150000 Plus Drivers Without Car Insurance Caught Driving While Already Banned
09 September 2016 / by Rob Murray
Over 150,000 motorists were caught driving while already banned from the road in the last ten years, with over 6,500 motorists caught in 2015 alone almost 4,000 children aged 17 and under have been disqualified for driving for a second time in the same time frame, while still not old enough to even have a licence.
The average fine issued by the courts for those prosecuted for driving while already banned was just £247 in 2015.
Churchill Car Insurance reveals 150,115 motorists across England and Wales were caught driving while already disqualified between 2005 and 2015, putting millions of drivers at risk on the road. In the same time period, 3,911 children aged 17 and under were successfully prosecuted for driving while already banned from the road, revealing that some of these drivers were awarded two formal driving disqualifications before they were even legally allowed to get behind the wheel.
The study reveals 6,592 motorists were prosecuted for driving while disqualified in 2015 alone, which equates to around 18 motorists every day. Of these, 87 successful prosecutions were for those aged 17 and under, while a further 386 motorists were aged 18 to 20.
The value of fines for those caught driving while disqualified totalled £3,152,225 between 2005 and 2015. However, in 2015 the average fine issued by the courts for driving while already disqualified was just £247, with 44 per cent of drivers receiving a fine of £150 or less, highlighting that the punishments for this crime are worryingly meagre. In comparison, failure to pay TV licence fees or being caught fly-tipping carry significantly higher fines (up to £1,000* and up to £400** on the spot fine if caught, respectively).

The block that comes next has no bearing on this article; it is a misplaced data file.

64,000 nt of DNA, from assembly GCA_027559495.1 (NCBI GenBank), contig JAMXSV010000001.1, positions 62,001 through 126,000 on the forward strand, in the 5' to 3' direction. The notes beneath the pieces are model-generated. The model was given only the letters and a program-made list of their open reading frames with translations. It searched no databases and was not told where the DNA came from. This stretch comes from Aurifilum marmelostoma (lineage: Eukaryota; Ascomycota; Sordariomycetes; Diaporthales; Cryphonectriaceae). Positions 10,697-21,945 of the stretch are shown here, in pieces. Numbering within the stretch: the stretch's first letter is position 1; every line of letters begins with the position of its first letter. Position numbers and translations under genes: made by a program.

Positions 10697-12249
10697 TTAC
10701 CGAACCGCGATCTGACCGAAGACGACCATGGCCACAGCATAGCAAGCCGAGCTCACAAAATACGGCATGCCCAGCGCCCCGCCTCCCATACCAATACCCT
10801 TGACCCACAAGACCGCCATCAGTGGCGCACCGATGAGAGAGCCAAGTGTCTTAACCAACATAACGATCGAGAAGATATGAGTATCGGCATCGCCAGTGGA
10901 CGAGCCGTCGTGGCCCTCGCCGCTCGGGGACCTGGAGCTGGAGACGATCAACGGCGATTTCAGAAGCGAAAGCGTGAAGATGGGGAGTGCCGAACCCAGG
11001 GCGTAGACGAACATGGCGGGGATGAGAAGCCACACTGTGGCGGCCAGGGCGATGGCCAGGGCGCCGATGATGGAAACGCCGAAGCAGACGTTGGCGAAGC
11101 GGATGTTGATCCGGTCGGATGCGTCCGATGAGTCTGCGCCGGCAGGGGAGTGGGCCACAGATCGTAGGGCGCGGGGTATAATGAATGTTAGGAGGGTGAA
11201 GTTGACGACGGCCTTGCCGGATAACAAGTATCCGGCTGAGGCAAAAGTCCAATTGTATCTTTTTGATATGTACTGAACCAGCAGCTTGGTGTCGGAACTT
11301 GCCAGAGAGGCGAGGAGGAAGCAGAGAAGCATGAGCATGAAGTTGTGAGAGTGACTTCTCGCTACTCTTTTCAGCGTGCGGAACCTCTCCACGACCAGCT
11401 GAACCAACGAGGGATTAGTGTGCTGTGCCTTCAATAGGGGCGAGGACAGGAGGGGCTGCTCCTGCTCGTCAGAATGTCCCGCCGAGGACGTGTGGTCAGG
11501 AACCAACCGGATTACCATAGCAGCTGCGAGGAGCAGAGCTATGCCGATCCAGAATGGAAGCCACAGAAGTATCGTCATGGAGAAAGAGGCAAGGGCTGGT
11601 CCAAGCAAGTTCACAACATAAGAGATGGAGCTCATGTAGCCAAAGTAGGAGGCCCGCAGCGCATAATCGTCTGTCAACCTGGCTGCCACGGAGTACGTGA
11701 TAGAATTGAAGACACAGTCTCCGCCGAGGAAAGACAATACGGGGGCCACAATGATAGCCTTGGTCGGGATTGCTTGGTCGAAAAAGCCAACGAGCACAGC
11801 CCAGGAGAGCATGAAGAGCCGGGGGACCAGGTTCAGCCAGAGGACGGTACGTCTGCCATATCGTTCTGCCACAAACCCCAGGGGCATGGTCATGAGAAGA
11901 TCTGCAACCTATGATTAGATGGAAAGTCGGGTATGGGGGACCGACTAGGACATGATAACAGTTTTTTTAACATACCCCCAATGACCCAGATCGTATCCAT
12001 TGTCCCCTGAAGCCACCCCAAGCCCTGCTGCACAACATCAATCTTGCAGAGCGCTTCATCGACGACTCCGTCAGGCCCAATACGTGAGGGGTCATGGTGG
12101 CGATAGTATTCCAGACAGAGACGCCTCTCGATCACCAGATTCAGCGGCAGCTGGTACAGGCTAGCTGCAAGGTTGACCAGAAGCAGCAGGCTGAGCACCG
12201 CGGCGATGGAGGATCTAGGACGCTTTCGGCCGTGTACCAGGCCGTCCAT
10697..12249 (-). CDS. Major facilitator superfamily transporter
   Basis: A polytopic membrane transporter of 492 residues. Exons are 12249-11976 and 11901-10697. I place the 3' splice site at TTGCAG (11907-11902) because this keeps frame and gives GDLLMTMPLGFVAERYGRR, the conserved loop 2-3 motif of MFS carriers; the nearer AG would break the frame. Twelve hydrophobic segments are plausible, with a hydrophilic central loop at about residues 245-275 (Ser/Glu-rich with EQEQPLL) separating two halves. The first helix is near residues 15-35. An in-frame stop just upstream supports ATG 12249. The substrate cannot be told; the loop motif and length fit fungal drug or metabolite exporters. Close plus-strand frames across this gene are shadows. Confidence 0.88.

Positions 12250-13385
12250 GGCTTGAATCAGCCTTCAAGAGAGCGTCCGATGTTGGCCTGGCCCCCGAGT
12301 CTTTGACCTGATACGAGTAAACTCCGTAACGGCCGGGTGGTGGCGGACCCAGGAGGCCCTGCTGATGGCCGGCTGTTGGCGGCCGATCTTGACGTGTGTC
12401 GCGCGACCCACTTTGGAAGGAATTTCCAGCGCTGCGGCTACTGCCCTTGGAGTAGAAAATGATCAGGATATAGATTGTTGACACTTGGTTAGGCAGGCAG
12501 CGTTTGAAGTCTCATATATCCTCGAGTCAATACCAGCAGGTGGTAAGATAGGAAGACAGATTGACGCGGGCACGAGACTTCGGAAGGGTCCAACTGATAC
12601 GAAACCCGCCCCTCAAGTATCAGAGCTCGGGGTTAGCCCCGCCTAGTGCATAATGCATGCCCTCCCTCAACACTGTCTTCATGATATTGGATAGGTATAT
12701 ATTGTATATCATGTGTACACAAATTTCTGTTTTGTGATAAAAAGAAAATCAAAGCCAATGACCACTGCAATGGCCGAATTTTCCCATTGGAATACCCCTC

The numbers of immediate custodial sentences given for driving while banned are also disproportionately low. Of the 6,592 motorists that were prosecuted for driving while banned last year, only 1,754 (27 per cent) were given an immediate custodial sentence.
Steve Barrett, head of car insurance at Churchill, commented: “Disqualification from driving isn’t just a punishment for committing a very serious driving offence, or series of offences; it’s in the interests of all road users and their safety. It is, therefore, both shocking and frightening that thousands of those disqualified from driving still continue to get behind the wheel, putting law-abiding road users at risk.”
“With the average fine for driving while disqualified averaging a mere £247, Churchill believes the penalties should be considerably tougher to serve as real deterrents and ensure the public’s safety.”
Driving while disqualified makes the top five table of reasons why motorists have been disqualified in 2016. Drink-driving comes in at number one, followed by totting up 12 or more penalty points within three years.